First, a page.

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Overarching Questions


#1 Old problems, New Solutions?

goal 1

The SDGs agenda recycles, to a certain extent, well-known, (sustainable) development problems that have seen no or little progress in past decades . The Millennium Development Goals were not (fully) attained, and international law has not always been a help in this respect; salient obstacles to equitable sustainable development remain in international law. For instance, intellectual property law and aspects of international trade law have proven in practice to be an impediment to access to medicines. Achieving sustainable development extends beyond the traditional environmental and technological debates to the complex social dimensions of governance and gender equity. Moreover, the status and content of the ‘principle of sustainable development’ in international law remains unclear. What makes us optimistic that international law will facilitate sustainable development in the coming 15 years? At the same time, we are also confronted with new pressing global problems, including migration flows, substantial increase in non-communicable, life-style related diseases, plastic-based ocean pollution, natural resources scarcity and the digital divide. A preliminary question is therefore whether the SDGs sufficiently ‘capture’ these global challenges. Further, what are the limitations of current international law to articulate and effectively address them? How can international lawyers, law-makers and scholars (propose to) use existing legal regimes and principles (e.g. human rights law, environmental law, the right to science, the principle of common but differentiated responsibilities, inter- and intra-generational equity), but also pursue innovative legal approaches in order to accelerate progress across all 17 SDGs?

#2 International Law and the Objective(s) of Sustainable Development?

The theme ‘International Law for the Sustainable Development Goals’, and the emphasis on international law in the SDG Agenda, brings to the fore the question of whether international law serves the consolidated vision of sustainable development, as formulated in the SDGs. Does international law have a unified, specific object and purpose in the first place? If so, should sustainable development and/or the SDGs constitute a structural, guiding principle for lawyers, law-makers and scholars when making, interpreting and applying international law?

#3 Integrated Goals, Fragmented International Law?

goal 16

The SDGs encapsulate, in principle, an integrated vision for sustainable development . Yet, on closer look, notwithstanding the inclusive, multi-stakeholder manner in formulating the Goals, many Goals, targets and their related indicators appear to overlap, conflict or leave essential gaps. What is then the role of international law regarding such overlap, conflict or gaps? What role for international law to support the realization of this agenda in light of its own fragmented nature? What are the available tools and approaches in international law that we can employ to mitigate policy incoherence in international affairs and, hence, ensure a successful implementation of the SDGs? Conversely, are the SDGs a reason to rethink how international law is created, applied and implemented? How can international law benefit from synergies and collaborations with other stakeholders and disciplines?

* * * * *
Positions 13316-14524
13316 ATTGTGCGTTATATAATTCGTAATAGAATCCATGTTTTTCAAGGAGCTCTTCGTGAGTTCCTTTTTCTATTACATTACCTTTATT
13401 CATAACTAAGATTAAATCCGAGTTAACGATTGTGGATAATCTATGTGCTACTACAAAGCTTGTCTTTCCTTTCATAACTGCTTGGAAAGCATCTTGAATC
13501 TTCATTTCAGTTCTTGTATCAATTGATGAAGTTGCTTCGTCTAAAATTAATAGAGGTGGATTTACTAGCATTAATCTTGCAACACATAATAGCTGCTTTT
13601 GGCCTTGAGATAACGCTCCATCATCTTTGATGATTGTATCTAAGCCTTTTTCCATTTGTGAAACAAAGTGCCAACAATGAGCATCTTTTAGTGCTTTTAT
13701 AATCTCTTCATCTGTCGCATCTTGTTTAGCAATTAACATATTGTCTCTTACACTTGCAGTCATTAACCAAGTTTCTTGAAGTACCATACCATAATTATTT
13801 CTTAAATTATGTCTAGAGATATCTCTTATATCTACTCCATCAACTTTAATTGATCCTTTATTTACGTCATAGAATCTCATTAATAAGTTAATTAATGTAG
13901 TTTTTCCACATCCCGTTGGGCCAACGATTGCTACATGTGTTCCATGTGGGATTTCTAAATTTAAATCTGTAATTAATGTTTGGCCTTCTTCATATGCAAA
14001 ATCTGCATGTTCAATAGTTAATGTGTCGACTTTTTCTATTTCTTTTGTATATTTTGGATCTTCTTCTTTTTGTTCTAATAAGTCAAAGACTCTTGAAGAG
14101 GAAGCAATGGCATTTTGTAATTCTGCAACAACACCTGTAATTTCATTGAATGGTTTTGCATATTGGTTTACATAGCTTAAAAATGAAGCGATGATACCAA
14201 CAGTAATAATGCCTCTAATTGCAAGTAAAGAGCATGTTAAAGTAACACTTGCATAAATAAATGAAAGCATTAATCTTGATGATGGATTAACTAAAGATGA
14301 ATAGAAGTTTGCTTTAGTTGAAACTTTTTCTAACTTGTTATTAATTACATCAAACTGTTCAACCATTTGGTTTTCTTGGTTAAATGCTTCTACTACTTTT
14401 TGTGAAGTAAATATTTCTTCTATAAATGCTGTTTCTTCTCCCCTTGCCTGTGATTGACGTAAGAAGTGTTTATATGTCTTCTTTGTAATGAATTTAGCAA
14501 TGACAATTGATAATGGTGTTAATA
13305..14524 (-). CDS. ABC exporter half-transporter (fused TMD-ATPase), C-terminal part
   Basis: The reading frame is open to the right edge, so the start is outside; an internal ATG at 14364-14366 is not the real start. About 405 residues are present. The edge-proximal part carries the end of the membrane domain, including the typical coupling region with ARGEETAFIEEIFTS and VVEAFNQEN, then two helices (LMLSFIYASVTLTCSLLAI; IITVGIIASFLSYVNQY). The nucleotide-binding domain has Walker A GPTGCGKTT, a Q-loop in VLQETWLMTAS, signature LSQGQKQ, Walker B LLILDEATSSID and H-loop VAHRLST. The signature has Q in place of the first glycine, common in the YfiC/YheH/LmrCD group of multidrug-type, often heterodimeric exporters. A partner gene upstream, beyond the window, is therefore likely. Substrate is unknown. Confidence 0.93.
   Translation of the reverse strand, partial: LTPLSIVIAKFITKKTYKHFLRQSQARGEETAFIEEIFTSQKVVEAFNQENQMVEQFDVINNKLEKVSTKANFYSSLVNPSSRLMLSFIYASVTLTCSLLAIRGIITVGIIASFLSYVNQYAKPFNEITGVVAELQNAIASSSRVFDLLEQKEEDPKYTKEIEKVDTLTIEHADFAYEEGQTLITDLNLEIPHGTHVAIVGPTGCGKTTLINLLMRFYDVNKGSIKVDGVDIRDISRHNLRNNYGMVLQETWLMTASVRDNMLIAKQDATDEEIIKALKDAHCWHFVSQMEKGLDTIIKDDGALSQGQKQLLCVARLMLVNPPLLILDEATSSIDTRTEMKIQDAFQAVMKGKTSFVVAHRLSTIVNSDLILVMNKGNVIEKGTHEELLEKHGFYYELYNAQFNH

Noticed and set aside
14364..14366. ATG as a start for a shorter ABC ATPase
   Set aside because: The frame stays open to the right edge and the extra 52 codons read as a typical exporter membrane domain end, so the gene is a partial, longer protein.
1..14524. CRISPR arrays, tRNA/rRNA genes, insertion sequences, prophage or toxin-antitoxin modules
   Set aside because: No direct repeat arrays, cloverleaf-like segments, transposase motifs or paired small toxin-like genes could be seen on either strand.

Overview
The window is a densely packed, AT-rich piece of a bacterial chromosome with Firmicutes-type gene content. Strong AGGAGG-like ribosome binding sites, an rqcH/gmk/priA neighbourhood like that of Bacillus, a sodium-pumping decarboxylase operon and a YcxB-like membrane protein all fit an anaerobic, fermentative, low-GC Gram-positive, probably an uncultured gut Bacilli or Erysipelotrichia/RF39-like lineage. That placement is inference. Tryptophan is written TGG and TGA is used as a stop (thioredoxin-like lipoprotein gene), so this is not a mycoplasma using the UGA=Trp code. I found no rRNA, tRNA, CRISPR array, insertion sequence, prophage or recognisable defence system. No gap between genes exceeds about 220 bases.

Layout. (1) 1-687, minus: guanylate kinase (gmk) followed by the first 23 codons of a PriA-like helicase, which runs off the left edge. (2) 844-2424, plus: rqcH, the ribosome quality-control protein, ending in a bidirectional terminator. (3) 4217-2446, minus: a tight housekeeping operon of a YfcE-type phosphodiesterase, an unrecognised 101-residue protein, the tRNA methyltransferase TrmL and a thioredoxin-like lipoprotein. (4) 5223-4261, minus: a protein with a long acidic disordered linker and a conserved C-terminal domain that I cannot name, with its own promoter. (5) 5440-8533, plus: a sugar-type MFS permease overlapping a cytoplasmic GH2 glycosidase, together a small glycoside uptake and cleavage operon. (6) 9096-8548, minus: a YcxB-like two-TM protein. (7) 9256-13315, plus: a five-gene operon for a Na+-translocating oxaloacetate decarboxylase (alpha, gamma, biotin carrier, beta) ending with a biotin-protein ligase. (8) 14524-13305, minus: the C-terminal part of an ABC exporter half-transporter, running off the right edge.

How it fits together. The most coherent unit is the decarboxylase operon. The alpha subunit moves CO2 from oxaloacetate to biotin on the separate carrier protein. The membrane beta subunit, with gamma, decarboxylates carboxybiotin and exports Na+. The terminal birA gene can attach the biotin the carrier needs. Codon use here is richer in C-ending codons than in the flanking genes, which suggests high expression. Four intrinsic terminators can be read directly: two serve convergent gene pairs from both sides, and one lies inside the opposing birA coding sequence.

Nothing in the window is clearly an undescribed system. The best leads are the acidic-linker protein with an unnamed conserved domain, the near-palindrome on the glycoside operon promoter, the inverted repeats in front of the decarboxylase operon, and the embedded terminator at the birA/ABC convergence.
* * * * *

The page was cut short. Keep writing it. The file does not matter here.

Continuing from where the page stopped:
#4 International Law and Local Realities

goal 17

Grounding the SDGs in international law further raises the issue of whether international law is sufficiently equipped to guide States and other actors in reviewing and realising the SDGs in a manner serving the needs of local contexts. Or, is it rather that international law reinforces structural inequities between those States which have ample capacity to implement ambitious goals, and those that have not? To what extent are international obligations and ambitious goals placed upon developing States realistic? “Leaving nobody behind”, including those “furthest behind” in developing States, should make one appreciate and address the structural constraints that hamper centralised and devolved governments in implementing universal international norms. Constraints include lack of resources, weak governance structures, gender-based disparities that disadvantage women, poor environmental conditions and poor service delivery chains. Examples of failing service delivery in many parts of the world include access to clean water and energy or the distribution of medicines to all parts of the population. A specific challenge that is increasingly stark in view of the different realities facing cities and rural areas.

Workshop Series Programme

The currently planned six workshops and final conference will span the breadth of the SDGs framework addressing thematic and cross-sectoral issues. Regular updates of the programme can be found through the Series’ website. We warmly invite all international lawyers as well as scholars and practitioners from other fields to join us in discussing how international law can contribute to transforming our world.

01 ‘International Law for the SDGs: Challenges and Prospects? (22 May 2017)

02 ‘Financing and the Right to Science in Technology Transfer in SDGs' (24 November 2017)

03 ‘International Law & Accountable, Transparent Institutions’ (January 2018)

04 Gender, Health and Sustainable Development: the role for international human rights law’ (7 May 2018)

05 ‘The role of industries in the global increase of chronic diseases such as cancers, heart diseases, and diabetes’ (1 June 2018)

06 ‘Corruption, Human Rights and SDGs’ (25 September 2018)

07 ‘Sustainable, Safe and Resilient Urban Settlements: The Right to the City & Urban Inclusivity’ (19 October 2018)

08 'Energy and Environment' (February 2019)

Final Conference (2019)

Last modified:14 January 2022 3.26 p.m.